New Jersey, USA
Born in Kearny, NJ in 1963 AV Fernandez in an emerging photographer. His work expresses the importance of our connection to the natural world. Despite growing up in an urban, blue-collar town he was taught to appreciate the natural work while camping and fishing. Alex’s journey as an artist began at twelve when his father gave him a 35mm camera and some basic instruction during a family camping vacation. At fourteen he built a small darkroom and began learning the craft of print-making. After graduating from high school, he stepped out of the darkroom for good. A corporate career in telecommunications and family life limited his image making for many years. However, he continued to spend much of his vacation and spare time in the outdoors, back-packing, canoeing, and rock climbing. Twenty-five years passed and a series of trips to the American West awakened Alex’s desire to create images using the new, digital technology. He is largely self-taught but has studied with John Paul Caponigro and Jay Maisel.
Alex’s work has appeared in a group exhibition and Kean University in December 2015 and is included in private collections throughout the USA. He is a founding member of the Mill Street Photographers Salon in New Jersey.
Alex is currently working on a project documenting the birds and wildlife along the New Jersey shore.
My photography is a reflection of how I view the world. I grew up in a crumbling, industrial town and was immediately drawn to the haunted look of abandoned factories but also the surrounding meadowlands and rivers. When I was young, I was exposed to and learned to love nature through many family camping vacations and fishing trips. This is where I first learned to use a 35mm camera. I love being in the natural world and have spent much of my free time back-packing, canoeing and rock climbing. It makes me feel connected in a way that the world of words and ideas rarely does.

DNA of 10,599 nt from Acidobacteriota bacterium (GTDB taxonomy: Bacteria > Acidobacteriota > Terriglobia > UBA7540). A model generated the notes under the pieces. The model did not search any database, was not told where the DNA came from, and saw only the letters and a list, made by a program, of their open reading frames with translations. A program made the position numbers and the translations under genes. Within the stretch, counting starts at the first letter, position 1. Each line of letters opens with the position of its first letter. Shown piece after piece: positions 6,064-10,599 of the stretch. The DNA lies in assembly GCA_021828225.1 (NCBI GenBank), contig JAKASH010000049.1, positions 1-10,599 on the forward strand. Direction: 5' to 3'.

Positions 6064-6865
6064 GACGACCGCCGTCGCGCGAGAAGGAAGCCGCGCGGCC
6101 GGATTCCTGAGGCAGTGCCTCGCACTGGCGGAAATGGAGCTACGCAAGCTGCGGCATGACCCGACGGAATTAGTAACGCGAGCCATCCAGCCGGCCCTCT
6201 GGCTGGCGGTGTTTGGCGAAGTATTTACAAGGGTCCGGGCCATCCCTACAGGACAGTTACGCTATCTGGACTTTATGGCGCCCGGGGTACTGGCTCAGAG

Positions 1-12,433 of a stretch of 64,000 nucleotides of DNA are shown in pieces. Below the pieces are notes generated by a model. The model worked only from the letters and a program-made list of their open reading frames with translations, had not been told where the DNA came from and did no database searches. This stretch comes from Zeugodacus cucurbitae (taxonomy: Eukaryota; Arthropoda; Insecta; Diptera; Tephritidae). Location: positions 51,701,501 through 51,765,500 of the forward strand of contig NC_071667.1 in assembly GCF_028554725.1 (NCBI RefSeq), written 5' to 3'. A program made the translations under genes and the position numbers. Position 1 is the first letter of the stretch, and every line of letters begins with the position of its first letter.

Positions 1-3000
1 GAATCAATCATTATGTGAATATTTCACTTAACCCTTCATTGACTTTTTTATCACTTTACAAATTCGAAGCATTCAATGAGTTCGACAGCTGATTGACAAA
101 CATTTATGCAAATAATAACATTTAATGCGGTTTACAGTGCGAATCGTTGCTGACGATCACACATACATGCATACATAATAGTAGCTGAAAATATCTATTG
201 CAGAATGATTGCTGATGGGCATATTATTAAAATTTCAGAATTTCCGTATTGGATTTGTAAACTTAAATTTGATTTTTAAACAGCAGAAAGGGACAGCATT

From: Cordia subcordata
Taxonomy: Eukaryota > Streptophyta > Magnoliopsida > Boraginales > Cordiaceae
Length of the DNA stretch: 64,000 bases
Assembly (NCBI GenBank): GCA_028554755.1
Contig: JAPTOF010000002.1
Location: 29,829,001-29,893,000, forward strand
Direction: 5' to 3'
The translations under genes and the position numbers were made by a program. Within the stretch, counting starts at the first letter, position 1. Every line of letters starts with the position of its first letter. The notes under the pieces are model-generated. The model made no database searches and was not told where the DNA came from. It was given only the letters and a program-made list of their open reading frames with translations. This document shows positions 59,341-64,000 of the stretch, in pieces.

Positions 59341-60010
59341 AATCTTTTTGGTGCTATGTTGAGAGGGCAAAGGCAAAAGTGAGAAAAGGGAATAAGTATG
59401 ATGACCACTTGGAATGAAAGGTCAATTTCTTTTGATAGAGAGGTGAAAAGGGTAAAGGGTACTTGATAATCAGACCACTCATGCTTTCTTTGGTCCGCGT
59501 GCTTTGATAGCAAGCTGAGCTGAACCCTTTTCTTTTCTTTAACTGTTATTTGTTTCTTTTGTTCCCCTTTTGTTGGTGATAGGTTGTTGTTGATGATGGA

For many years I concentrated on the small details of nature. Then I took a trip to Yosemite National Park in the dead of winter and discovered a passion for wildlife photography. The process of wildlife photography is slow, and quiet. The ability to be patient and quiet is rewarded. I have found something precious that comes from the discipline of looking through the viewfinder for hours and hours. Carefully watching an animal’s behavior and habits. How it interacts with the environment, competitors, prey and predators. Carefully controlling my breathing as I squeeze the shutter release. For me, this is a beautiful, meditative experience. Watching. Waiting. Even Just Being There for long stretches with no wildlife in sight is a wonderful thing. I tell myself that something always happens eventually. Actually, something is always happening- period.
These are the feelings that I am trying to express through my photographs. Not a beautiful animal or scene. An environment. The “subject” and “background” are of equal importance. I am not documenting a bird or Bison or a what-have-you. These are individuals with personalities. And they are deeply connected to their world-their environment- in ways that we, as humans, have difficulty grasping. No separation between them and the world around them. And when I am out there looking at them through my camera, I can feel it too. This is what I am trying to make available to the viewer.
I strongly believe that we, as humans, cannot survive- let alone thrive- if we continue to take the natural world for granted. We have been given a precious gift and a huge responsibility. Humans are wiping species and habitats out of existence at an alarming rate. I hope to help people- in my own small way- to appreciate the natural world, it’s beauty, it’s interconnectedness and vitality. We cannot stand alone.